If it’s not hurricanes, it’s wildfires . . .
As of Thursday, 21,000 firefighters were battling 137 active wildfires in various stages of containment across 2,200 square miles in nine western states, according to the National Interagency Fire Center in Boise, Idaho.
Veterinary practices in the affected areas have gotten used to it. It’s been an unusually active season for wildfires, and some have been burning since last spring.
Unlike practices that had to face recent hurricanes in Florida and Texas, evacuation hasn’t generally been a concern for those in the northwest. They’re more worried about smoke and ash.
It kept a lot of dogs indoors in Missoula, Montana. “It’s been extremely smoky outside,” says Jennifer Ainxworth, a receptionist at AAHA-accredited Pruyn Veterinary Hospital in Missoula. “So we weren’t utilizing our outside dog runs. But we are now, because smoke has lifted for a while.” Other than the smoke, she says they’re not too worried about the wildfires. “We’re kind of right in the middle of the town, so I doubt they’d get close.”
“Yeah, it’s been pretty smoky the last few weeks,” says Rayh Prouty, a receptionist at AAHA-accredited Alpine Veterinary Clinic in Bend, Oregon. She says the nearest wildfires are about 22 miles away, “so we really haven’t been affected by it.” Still, that doesn’t mean they’re not going stir crazy. “We’ve all been pretty cooped up for the last couple of weeks. We and our dogs are all pretty tired of being inside.”
Brittany Nelson, receptionist at AAHA-accredited Riverside Park Veterinary Clinic in Grants Pass, Oregon, says the nearest serious wildfires are about 30 miles to the southwest and they’re definitely seeing the effects. “When you wake up in the morning you see ash on the car, but it’s not too bad.” Even better news, none of Riverside’s clients has brought in any pets with wildfire-related problems.
VCA Southeast Area Animal Hospital in Portland is the closest emergency clinic to the Eagle Creek Fire, which has been burning for a week and a half on the Oregon side of the scenic Columbia River Gorge, about thirty miles east. As of Thursday morning the fire was 17% contained and spreading east along the I-84 corridor, which has been closed for more than a week due to fire danger.
Chris Bonnell, DVM, and VCA Southeast’s Medical Director, says they haven’t seen any cases related to smoke inhalation. In fact, she says they’ve been less busy than usual during the wildfires. The clinic usually sees some cases involving trauma with dogs during the summer holiday season because the Columbia River Gorge is a popular tourist destination, and people like to bring their dogs on vacation, but “Now we’re seeing less, because the dogs aren’t there. One of my colleagues said, ‘maybe it’s better for the dogs.’”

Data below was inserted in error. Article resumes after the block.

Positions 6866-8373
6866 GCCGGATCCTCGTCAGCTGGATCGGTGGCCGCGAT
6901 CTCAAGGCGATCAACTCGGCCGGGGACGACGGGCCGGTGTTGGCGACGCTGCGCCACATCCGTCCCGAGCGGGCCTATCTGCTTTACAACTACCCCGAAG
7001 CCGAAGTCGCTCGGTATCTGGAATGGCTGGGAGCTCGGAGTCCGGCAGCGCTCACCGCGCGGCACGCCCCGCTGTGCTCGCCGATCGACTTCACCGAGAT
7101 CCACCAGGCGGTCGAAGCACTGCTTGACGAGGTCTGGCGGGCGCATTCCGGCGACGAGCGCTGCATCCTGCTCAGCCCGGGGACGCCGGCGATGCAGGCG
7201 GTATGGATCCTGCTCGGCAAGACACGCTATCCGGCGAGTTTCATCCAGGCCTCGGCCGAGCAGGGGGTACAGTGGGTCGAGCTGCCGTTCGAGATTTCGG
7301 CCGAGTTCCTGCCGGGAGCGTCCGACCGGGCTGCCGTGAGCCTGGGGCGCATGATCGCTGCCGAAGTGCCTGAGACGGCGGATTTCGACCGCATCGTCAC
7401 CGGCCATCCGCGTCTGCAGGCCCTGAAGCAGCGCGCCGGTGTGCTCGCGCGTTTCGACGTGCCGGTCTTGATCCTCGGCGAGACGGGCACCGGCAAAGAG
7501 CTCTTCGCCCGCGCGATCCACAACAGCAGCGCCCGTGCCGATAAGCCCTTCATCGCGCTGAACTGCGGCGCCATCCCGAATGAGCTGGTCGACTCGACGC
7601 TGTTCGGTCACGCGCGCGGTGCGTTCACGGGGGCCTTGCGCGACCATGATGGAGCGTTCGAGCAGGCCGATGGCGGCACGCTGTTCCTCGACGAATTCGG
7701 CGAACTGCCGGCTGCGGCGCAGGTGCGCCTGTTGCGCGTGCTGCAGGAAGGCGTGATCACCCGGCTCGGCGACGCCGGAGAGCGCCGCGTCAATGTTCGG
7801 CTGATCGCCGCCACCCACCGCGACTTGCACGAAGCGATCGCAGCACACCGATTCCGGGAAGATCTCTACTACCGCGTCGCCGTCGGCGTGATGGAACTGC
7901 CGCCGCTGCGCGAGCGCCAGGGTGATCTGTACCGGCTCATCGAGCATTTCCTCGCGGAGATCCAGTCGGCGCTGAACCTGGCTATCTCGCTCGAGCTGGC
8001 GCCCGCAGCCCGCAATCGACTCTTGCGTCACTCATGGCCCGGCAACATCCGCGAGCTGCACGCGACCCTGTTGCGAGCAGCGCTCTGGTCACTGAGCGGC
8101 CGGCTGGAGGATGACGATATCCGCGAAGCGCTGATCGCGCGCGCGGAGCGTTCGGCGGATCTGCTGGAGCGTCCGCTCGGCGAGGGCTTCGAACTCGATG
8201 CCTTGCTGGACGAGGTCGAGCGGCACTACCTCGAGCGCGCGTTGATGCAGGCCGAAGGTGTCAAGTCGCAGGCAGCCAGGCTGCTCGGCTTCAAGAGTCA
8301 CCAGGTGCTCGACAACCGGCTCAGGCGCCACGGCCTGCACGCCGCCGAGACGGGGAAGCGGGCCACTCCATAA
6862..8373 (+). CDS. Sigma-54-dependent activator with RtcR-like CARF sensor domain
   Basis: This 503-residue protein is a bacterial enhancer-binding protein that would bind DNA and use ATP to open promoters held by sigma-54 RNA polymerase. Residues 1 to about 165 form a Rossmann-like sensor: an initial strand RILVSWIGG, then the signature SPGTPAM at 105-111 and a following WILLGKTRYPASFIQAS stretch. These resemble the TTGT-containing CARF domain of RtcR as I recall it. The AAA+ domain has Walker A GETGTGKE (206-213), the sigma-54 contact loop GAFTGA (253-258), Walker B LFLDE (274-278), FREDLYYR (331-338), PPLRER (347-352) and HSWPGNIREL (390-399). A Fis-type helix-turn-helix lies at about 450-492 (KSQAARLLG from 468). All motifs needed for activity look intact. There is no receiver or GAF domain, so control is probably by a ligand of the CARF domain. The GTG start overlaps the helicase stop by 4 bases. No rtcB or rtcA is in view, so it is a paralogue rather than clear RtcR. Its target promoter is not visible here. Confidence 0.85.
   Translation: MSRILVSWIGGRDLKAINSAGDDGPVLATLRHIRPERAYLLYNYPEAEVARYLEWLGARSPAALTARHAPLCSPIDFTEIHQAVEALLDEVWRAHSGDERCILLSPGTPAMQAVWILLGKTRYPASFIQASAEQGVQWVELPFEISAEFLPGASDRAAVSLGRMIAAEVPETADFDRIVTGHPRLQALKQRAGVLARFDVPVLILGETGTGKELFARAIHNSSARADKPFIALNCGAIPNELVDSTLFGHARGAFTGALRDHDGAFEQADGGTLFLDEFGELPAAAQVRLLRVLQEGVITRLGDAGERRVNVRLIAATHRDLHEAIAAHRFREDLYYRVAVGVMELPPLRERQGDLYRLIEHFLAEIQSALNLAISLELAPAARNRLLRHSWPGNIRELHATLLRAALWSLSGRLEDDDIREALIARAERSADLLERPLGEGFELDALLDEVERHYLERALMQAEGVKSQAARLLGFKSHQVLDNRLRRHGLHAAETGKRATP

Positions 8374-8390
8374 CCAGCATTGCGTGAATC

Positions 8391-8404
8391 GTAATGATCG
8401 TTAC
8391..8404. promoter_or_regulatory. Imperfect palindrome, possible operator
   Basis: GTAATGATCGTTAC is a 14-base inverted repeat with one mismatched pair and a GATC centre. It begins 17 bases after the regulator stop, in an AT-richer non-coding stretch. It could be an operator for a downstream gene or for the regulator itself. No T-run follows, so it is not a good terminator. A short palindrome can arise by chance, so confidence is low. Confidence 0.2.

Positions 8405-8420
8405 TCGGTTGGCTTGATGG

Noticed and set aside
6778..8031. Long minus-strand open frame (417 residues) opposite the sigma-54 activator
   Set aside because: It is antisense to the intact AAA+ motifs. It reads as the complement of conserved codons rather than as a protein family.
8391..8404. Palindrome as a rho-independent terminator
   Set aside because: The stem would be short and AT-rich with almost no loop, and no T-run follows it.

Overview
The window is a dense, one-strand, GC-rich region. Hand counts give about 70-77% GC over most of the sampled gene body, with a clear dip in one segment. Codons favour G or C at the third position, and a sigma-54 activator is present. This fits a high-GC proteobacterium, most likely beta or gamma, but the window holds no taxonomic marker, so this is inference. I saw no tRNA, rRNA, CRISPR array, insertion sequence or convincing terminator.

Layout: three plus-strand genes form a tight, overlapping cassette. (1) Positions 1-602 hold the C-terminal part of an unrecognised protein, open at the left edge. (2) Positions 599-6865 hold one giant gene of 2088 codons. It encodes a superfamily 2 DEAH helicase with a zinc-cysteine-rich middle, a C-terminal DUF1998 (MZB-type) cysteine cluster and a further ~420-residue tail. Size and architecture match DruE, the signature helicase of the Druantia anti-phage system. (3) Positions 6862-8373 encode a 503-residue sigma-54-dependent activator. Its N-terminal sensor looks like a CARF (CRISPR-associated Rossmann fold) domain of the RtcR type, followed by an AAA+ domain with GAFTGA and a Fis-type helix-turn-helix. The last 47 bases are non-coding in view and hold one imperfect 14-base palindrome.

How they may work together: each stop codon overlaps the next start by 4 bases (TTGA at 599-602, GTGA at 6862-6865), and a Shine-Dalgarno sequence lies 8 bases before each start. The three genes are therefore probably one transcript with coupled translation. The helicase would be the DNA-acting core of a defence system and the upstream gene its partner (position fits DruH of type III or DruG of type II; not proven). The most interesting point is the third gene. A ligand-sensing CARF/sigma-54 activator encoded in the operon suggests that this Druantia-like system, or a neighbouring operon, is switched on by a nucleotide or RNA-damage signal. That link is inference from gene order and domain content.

She says the air quality was pretty bad in Portland for a while but the air quality cleared up significantly by last weekend. “I’ve been out walking and running and I’ve been fine.”
Like all VCA hospitals in Oregon, VCA Southeast is offering free boarding for small animals including dogs, cats and birds, to families affected by the wildfires. Barbara Stewart, Southeast’s hospital manager, says space is limited at their particular facility, but, “If they come in, we’ll definitely take care of them.” If the animals are missing any vaccinations, Southeast will waive the exam fee and administer the vaccination for $23. That’s half price.
“Someone came in here and said another hospital quoted them $100 per dog for four dogs.” Steward was appalled. “They were like, ‘Excuse me, we just got evacuated from our house. We don’t have a hundred dollars a dog.’ We were able to help.”
Things have been a little more lively in Troutdale, a community on the eastern edge of Portland and closer to the Eagle Creek fire. Jay Levitre, Development and Communications Coordinator for AAHA-accredited Multnomah County Animal Services in Troutdale, Oregon, says the shelter got lucky—the shelter itself didn’t have to evacuate, but they’re assisting with the evacuation of livestock affected by the fire, and so far they’ve relocated about 500 farm animals, taking in about 25 themselves. “We boarded six goats, a handful of cats, a bunch of dogs, a couple of rats.”
“We haven’t seen a lot of need from pets,” he says, although they have been providing emergency boarding for the pets of people evacuated from their homes. “It’s a pretty self-sufficient community. They take care of their own.”
Meanwhile, Beritt Lynch, an AAHA practice consultant for the Northwest, experienced the Eagle Creek Fire up close and personal.
Lynch lives in Stevenson, Washington, directly across the Columbia River from the Eagle Creek Fire. For a while it looked like she was going to have to evacuate her home when the fire jumped the river and started another fire on the Washington State side. Lynch was literally in the middle of things. “At the same time I had two other fires coming from behind unrelated to that one.” After riding out a few tense days along with her fellow Stevenson residents, she got the all clear and was told she could stay, but says, “It’s still very smoky there.”
Although Lynch’s regular beat is the northwest, she works all over, and once she knew her house was safe, she more or less evacuated herself—she’s currently traveling in Arizona on AAHA business, well out of the fire zone. “I’m on the road,” she laughs. “I ran away from the fire.”
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